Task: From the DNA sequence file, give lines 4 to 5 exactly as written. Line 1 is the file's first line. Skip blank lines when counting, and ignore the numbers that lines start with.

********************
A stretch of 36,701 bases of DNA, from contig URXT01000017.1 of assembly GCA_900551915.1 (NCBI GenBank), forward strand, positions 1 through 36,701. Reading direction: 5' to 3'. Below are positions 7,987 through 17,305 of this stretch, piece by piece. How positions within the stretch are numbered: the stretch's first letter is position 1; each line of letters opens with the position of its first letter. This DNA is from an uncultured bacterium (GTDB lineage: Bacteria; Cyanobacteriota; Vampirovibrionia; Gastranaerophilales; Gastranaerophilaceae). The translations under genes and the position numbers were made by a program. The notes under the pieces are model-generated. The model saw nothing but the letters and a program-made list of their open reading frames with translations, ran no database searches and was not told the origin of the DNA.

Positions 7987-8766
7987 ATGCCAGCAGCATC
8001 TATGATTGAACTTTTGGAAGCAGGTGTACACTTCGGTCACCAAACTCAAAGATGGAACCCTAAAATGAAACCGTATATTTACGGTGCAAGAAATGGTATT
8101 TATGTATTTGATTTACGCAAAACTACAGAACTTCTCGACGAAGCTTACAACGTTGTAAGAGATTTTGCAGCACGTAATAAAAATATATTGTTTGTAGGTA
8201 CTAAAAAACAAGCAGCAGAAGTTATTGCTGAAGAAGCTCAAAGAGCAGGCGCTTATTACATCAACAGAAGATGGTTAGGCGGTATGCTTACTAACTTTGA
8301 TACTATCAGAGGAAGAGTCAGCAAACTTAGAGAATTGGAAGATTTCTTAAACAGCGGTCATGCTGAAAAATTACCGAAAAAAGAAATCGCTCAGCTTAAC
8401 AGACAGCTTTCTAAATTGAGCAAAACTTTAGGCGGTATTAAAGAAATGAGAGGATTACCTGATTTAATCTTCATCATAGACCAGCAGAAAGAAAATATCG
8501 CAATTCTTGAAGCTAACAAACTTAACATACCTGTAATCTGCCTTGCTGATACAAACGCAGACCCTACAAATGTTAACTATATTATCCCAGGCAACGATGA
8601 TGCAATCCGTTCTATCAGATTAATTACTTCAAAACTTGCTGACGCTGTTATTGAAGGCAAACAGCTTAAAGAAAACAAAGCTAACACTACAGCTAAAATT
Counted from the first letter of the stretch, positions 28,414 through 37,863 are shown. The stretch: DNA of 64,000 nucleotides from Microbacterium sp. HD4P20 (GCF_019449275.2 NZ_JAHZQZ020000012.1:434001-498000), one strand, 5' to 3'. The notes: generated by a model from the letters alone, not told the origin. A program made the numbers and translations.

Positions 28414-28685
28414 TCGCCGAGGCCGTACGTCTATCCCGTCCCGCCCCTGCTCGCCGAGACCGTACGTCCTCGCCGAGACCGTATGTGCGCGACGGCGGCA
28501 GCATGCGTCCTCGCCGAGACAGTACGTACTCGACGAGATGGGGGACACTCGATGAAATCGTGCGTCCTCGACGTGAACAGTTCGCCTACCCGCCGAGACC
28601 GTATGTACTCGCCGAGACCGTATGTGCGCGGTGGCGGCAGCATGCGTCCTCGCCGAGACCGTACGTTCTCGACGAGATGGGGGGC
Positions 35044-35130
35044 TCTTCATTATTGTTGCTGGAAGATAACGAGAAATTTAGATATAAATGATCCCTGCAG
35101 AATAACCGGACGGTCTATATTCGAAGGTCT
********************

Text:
8001 TATGATTGAACTTTTGGAAGCAGGTGTACACTTCGGTCACCAAACTCAAAGATGGAACCCTAAAATGAAACCGTATATTTACGGTGCAAGAAATGGTATT
8101 TATGTATTTGATTTACGCAAAACTACAGAACTTCTCGACGAAGCTTACAACGTTGTAAGAGATTTTGCAGCACGTAATAAAAATATATTGTTTGTAGGTA